Tappahannock Motorcycle Accident Lawyer
According to the Virginia Department of Motor Vehicles, 1,778 people were injured in motorcycle crashes in 2014 alone. This statistic is especially alarming because injuries sustained in motorcycle crashes tend to be particularly severe, leaving many victims permanently disabled. Most motorcycle accidents are the result of at least one person’s negligence, so if you were injured in a crash caused by someone else’s careless or reckless behavior, it is critical to speak with an experienced Tappahannock motorcycle accident lawyer who can explain your legal options.
Motorcycle Accident Causes
Although motorcycle crashes can occur in a variety of situations, most accidents between motorcyclists and motorists involve head-on collisions. In many cases, these crashes are the result of a driver making a left-hand turn and colliding with a motorcycle that is either passing the vehicle on the left or traveling through the intersection in the opposite direction. Because motorcycles are so much smaller than passenger vehicles, many drivers fail to see them when changing lanes or turning. This size difference also makes it risky to closely follow a motorcycle, as rear-end collisions between cars and motorcyclists often result in serious injuries.
Road defects, such as potholes, uneven road surfaces, loose gravel, and cracked asphalt can also prove dangerous for unsuspecting motorcyclists. In these cases, an injured party may be able to hold the city or state accountable if a government employee or maintenance crew knew of the dangerous road condition yet failed to fix it. Unfortunately, filing a claim against the government is complicated and requires compliance with specific procedural guidelines. If you were injured in a motorcycle accident caused by a road defect, it is imperative that you contact an experienced motorcycle accident attorney who can walk you through the filing process.
Motorcyclists run a higher risk of sustaining serious and life-threatening injuries than other motorists because they do not have the advantages of airbags and seat belts. They are also more exposed to other vehicles and the road. Because they do not have the benefit of multiple layers of steel between them and the road or other vehicles, even minor collisions between motorists and motorcyclists can result in devastating injuries, including:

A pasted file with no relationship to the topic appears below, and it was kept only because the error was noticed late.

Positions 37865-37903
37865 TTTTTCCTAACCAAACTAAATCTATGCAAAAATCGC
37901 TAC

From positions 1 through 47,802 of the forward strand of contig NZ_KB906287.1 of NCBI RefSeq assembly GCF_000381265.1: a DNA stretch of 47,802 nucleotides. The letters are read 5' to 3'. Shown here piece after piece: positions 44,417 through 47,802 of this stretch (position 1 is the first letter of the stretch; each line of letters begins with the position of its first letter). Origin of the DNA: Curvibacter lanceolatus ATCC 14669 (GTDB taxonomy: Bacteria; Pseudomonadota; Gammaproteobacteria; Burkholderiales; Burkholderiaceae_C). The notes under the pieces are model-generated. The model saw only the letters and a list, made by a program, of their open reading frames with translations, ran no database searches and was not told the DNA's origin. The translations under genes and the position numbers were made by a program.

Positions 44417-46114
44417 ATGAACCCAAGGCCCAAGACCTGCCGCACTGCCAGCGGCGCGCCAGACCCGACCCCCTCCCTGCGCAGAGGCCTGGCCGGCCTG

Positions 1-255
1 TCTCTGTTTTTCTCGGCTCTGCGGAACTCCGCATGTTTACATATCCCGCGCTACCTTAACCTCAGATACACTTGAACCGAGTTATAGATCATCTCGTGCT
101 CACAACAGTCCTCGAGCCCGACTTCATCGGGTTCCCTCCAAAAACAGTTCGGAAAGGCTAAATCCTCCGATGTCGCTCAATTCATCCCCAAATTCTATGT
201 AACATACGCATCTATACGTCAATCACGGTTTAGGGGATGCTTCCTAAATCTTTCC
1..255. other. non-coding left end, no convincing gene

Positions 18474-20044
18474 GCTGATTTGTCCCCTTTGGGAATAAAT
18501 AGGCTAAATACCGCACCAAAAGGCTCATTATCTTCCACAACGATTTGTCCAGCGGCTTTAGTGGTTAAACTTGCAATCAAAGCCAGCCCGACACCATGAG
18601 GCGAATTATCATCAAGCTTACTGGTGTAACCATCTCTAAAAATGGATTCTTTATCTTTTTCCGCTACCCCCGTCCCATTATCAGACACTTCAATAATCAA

- Compound bone fractures
- Road rash
- Severe lacerations
- Abrasions and contusions
- Facial fractures
- Traumatic brain injuries (TBIs)
- Spinal cord injuries
- Organ damage
Treating motorcycle injuries can be extremely expensive and often requires:
- Emergency transportation and treatment
- Multiple surgeries
- Prescription medications
- Physical therapy
- Hospital stays
- Nursing care
These costs can quickly drive an injured party and his or her family into debt, as motorcycle accident victims are usually unable to work immediately following their crash. In fact, many injured parties are required to take weeks or even months off work, which can make it impossible to stay on top of medical bills and household costs. Fortunately, motorcycle accident victims whose crashes were caused by someone else’s negligent or reckless conduct can be compensated by the responsible parties for:
- Past and future medical expenses
- Lost wages
- Loss of future income
- Property damage
- Pain and suffering
Motorcycle Helmet Laws
In Virginia, all motorcyclists, including passengers, must wear helmets that meet federal standards. To be sure, a motorcyclist who fails to wear a helmet significantly increases his or her chances of severe injury in an accident. In fact, states with no mandatory helmet laws have a much higher rate of head injuries amongst motorcyclists involved in crashes. In 2012, Michigan repealed its helmet law by permitting motorcyclists over the age of 21 to opt out of wearing a helmet when riding. Within weeks of the repeal, hospitals noticed a drastic increase in the number of severe head injuries sustained by motorcyclists. Tragically, motorcyclist deaths quadrupled, and the percentage of those who passed away and were not wearing helmets increased from 14 to 68 percent. Hospital administrators also reported that as many as 10 percent of motorcyclists who failed to wear a helmet and were hospitalized passed away due to their injuries. In comparison, only 3 percent of riders who had been wearing helmets at the time of their crash lost their lives.
Wearing a helmet does not guarantee that a person will avoid injuries or death in a motorcycle crash, but it can significantly increase a motorcyclist’s safety and chances of survival in the event of a crash.